Thus, the trial court characterized the final jury instruction as one of CLD's own design. CLD, however, now asserts that it “never agreed” that RayCor and Cormier should be omitted from the jury verdict.
We are bound by a trial court's findings of fact unless they are unsupported by the evidence or erroneous as a matter of law. See Prof'l Firefighters of N.H. v. HealthTrust, 151 N.H. 501, 507, 861 A.2d 789 (2004); see also Beaudoin v. Beaudoin, 118 N.H. 325, 327-28, 386 A.2d 1261 (1978). The burden of presenting a record sufficient to allow this court to decide an issue presented on appeal falls upon the moving party. Brown v. Cathay Island, Inc., 125 N.H. 112, 115, 480 A.2d 43 (1984) (citing Sup.Ct. R. 13, 15). CLD is unable to point to any evidence in the record that contradicts the trial court's specific finding in its order on apportionment of fault as to CLD's position on the jury instruction regarding apportionment. As such, we cannot disturb the trial court's finding that CLD agreed to the omission of RayCor and Cormier from the trial court's instruction to the jury on apportionment of fault.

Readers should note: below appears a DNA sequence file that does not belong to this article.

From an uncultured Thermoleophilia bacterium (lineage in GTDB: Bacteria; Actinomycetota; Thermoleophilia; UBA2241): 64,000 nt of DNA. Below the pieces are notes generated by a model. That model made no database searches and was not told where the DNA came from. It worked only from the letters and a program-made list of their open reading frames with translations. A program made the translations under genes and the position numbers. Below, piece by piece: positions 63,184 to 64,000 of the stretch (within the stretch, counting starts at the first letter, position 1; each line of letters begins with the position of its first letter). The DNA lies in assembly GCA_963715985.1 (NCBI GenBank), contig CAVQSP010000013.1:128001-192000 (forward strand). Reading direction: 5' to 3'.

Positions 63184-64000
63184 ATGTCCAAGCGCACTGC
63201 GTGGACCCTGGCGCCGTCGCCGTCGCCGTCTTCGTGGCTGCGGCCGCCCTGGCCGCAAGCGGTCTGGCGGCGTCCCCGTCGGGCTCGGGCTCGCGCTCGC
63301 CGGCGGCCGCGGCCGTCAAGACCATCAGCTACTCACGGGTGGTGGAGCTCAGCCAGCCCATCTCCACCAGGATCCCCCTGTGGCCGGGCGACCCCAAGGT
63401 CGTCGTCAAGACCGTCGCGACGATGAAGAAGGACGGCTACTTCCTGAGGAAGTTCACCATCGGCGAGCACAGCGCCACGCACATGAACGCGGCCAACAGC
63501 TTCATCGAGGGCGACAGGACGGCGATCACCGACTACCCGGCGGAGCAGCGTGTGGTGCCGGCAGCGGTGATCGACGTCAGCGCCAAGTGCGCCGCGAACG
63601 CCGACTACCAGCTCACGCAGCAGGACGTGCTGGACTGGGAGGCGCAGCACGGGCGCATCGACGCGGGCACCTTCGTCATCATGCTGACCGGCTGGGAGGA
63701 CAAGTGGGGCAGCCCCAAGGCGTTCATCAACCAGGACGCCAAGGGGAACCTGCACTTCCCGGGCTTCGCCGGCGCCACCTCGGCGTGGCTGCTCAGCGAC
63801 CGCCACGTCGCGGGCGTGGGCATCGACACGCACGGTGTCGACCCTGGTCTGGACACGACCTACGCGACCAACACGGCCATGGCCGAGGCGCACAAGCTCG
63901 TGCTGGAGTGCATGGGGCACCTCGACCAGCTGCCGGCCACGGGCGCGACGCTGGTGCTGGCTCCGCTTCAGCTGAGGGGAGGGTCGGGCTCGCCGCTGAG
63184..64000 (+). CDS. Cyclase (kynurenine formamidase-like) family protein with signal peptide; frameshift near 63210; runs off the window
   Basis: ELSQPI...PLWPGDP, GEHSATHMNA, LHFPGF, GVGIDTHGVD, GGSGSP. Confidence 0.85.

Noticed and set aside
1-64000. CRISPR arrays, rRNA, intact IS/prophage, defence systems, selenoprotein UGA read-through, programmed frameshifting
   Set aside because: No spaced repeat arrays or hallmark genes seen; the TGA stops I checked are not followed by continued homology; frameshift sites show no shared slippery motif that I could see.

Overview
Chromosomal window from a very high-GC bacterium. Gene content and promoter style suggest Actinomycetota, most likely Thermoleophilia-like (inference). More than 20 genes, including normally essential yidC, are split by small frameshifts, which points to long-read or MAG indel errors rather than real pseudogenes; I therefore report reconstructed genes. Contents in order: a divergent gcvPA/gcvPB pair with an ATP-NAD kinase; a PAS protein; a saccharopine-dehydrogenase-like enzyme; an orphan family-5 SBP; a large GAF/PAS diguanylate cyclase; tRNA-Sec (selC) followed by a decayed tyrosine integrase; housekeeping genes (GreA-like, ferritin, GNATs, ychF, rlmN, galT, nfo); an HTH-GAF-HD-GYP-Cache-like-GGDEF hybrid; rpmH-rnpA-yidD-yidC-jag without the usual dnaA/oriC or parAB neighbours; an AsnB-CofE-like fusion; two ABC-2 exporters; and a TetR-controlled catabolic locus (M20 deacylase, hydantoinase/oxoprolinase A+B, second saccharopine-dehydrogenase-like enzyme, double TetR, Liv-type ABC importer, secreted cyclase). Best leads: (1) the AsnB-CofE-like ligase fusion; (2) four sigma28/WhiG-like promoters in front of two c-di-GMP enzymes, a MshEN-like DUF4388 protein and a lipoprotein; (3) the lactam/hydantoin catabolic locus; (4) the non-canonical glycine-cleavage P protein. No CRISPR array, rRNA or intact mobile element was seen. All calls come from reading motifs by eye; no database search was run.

We note, moreover, that if CLD believed that the trial court's jury instruction was erroneous, and that the trial court misrepresented its position in the order on apportionment of fault, CLD could have raised the issue in a motion for reconsideration. CLD failed to do so. Because this issue was never presented to the trial court, we cannot review it on appeal. See N.H. Dep't of Corrections v. Butland, 147 N.H. 676, 679, 797 A.2d 860 (2002).
V. Apportionment of Fault to ECS and NHDOT
CLD next argues that the jury verdict, insofar as it apportioned only two percent of the fault to NHDOT and no fault at all to ECS, was against the weight of the evidence. Following the jury verdict, CLD submitted post-trial motions to set aside the verdict, for judgment notwithstanding the verdict, and for remittitur, as well as a memorandum of law in support of those motions. In its memorandum, CLD took the position that the jury's finding that CLD was forty nine percent at fault was “decidedly against the weight of the evidence” and should be set aside. However, CLD did not, in any of its post-trial motions or its memorandum of law, raise for the trial court the issue of the jury's findings as to NHDOT and ECS. Thus, we cannot review it on appeal. See id.
VI. Motion for Directed Verdict